Percival Drayton-- born on 25 August 1812 in Charleston, S.C.-- was the son of William Drayton (later a U.S. representative and president of the Second Bank of the United States) and Anna (nee Gadsden). He was appointed a midshipman on 1 December 1827. He attended the New York Naval School and later served on board the frigate Hudson on the Brazil Squadron. Promoted to lieutenant in February 1838, Drayton would subsequently serve in the Brazil, Pacific, and Mediterranean Squadrons. He was also posted to assignments ashore at the U.S. Naval Observatory in Washington, D.C., and to the New York [N.Y] Navy Yard. Promoted to the rank of commander in September 1855, he later served as aide to Como. William B. Shubrick during the latter’s command of the Brazil Squadron and the Paraguay Expedition.
With the approach of the Civil War in early 1861, he received a posting to the Philadelphia [Pa.] Navy Yard and, as a demonstration of his loyalty to the Union, requested to become a citizen of Philadelphia. On ordnance duty, Drayton directed the construction and renovation of ships in preparation for war service. After the onset of hostilities, he commanded the screw steamer Pocahontas in Rear Adm. Samuel F. DuPont’s expedition against Port Royal, S.C., in November 1861. In the course of these operations, he engaged his older brother, Thomas F. Drayton, the Confederate general in command of the forts defending the port. He was subsequently given command of the sloop of war Pawnee and she conducted inshore operations along the coasts of South Carolina, Georgia, and northern Florida. Promoted to captain on 16 July 1862, he was placed in command of the monitor Passaic in September. Overseeing her outfitting, Drayton also worked with the naval engineer John Ericsson to improve the design of the Navy’s monitors. Later, he commanded Passaic in the attacks on Fort McAllister and Fort Sumter in March and April 1863 in DuPont’s abortive efforts to take Charleston.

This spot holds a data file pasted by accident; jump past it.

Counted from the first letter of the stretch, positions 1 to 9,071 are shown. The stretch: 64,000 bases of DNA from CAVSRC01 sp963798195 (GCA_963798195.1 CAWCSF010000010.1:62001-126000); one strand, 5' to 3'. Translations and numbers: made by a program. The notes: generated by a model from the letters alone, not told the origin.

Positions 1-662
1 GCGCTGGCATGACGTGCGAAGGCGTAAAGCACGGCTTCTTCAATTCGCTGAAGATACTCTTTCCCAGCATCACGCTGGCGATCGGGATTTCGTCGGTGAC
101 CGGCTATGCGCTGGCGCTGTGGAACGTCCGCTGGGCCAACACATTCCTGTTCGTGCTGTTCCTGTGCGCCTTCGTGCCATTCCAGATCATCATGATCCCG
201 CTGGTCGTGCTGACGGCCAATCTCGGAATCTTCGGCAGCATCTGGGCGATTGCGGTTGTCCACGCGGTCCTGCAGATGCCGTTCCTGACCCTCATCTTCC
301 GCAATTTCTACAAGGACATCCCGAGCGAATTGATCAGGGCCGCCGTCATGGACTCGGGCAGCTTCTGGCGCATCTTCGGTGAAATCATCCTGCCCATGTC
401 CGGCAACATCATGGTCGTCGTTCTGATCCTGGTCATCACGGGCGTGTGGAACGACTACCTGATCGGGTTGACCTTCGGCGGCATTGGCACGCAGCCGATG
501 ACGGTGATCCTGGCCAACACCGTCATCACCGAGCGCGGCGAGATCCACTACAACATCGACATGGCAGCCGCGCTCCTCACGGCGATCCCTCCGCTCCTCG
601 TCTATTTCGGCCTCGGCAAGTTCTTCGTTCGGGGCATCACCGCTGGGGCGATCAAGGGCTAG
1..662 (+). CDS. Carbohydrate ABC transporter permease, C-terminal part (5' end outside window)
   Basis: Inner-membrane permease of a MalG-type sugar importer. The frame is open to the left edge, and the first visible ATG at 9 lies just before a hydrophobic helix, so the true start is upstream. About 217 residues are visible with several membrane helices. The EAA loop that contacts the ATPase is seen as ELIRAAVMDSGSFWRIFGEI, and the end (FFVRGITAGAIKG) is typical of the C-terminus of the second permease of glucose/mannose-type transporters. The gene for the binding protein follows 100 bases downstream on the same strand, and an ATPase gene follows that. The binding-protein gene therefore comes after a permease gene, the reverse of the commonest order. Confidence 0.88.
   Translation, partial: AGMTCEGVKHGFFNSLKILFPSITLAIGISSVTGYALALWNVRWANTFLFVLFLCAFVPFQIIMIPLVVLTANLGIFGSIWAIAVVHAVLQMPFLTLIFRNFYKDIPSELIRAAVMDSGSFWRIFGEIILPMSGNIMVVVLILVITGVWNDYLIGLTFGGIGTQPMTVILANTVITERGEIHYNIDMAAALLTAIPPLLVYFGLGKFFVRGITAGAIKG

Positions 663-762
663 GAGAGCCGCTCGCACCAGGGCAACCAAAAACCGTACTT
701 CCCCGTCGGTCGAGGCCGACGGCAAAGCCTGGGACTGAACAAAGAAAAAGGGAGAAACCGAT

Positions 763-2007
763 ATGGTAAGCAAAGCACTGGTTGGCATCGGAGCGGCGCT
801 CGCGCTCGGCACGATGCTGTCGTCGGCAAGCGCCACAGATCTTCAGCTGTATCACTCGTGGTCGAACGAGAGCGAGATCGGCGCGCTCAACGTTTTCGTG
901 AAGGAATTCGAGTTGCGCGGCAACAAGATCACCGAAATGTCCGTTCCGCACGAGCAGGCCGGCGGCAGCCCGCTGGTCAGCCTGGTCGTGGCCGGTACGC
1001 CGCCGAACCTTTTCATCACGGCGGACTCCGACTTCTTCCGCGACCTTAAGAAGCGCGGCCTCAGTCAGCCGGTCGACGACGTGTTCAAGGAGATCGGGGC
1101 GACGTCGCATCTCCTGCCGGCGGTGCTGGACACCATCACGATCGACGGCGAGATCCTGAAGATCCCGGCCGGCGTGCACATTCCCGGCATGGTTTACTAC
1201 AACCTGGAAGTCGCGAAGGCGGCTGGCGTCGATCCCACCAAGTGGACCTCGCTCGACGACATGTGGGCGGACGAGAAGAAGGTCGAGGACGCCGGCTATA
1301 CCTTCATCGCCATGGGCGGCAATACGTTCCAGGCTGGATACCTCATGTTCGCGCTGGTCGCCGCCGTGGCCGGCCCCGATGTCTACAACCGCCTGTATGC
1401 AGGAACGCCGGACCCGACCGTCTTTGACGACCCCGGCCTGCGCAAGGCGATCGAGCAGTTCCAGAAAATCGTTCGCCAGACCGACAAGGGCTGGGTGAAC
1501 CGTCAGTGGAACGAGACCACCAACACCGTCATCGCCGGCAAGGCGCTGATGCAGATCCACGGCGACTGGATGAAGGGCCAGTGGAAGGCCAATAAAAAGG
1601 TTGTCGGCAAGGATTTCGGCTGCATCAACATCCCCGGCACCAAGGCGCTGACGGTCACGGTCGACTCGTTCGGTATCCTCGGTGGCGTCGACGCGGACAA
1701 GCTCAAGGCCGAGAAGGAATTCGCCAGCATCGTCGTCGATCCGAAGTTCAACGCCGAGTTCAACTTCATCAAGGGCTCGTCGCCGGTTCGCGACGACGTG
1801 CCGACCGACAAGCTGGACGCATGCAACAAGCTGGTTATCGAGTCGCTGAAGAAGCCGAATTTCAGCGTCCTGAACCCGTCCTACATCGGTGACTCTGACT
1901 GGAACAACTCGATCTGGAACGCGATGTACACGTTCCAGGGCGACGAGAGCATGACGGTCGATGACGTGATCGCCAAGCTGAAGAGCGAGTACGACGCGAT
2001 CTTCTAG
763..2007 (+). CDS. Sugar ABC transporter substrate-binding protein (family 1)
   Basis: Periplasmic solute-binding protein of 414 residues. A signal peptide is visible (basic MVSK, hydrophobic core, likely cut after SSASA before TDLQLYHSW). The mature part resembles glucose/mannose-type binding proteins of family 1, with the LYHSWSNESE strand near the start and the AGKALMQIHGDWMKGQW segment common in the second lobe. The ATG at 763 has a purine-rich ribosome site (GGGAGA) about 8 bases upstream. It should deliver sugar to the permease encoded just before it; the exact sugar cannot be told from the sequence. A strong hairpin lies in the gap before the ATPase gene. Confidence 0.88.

After service ashore as Superintendent of Ordnance at the New York Navy Yard, but in December 1863, Drayton was re-assigned in December 1863 to Adm. David G. Farragut's West Gulf Blockading Squadron. As Fleet Captain, Drayton served gallantly in command of Farragut's flagship, the sloop of war Hartford, during the Battle of Mobile Bay on 5 August 1864.
He was appointed the Chief of the Bureau of Navigation in April 1865, but died from an obstructed bowel on 4 August 1865. He was laid to rest at Laurel Hill Cemetery in Philadelphia and a monument was erected in his honor inside Trinity Church in New York City.
(Destroyer No. 23: displacement 742; length 293'11"; beam 27'; draft 8'4"; speed 30 knots; complement 89; armament 5 3-inch, 6 18-inch torpedo tubes; class Paulding)
The first Drayton (Destroyer No. 23) was laid down on 19 August 1909 at Bath, Maine, by the Bath Iron Works; launched on 22 August 1910; sponsored by Miss Emma G. Drayton, niece of Capt. Drayton; and commissioned at the Portsmouth [N.H.] Navy Yard on 29 October 1910, Lt. Cmdr. Henry C. Dinger in command.
After the new year, she departed on 6 January 1911 for trial runs to Pensacola, Fla., and New Orleans, La., before returning to Key West on the 18th to prepare for participation in the aviation test flights of John A.D. McCurdy prior to the first flight from Florida to Cuba. Through March, the destroyer cruised with the 8th Division to Pensacola, Tampa, Fla., Galveston, Texas, Key West, and Cuban waters to conduct exercises and development problems. From 4 March 1912, the group was re-designated the Torpedo Flotilla, Atlantic Fleet and over the next two years the destroyer participated in the annual routine of winter exercises in the Caribbean followed by summer cruising and exercises off the coast of New England, interspersed with yard periods for regular maintenance.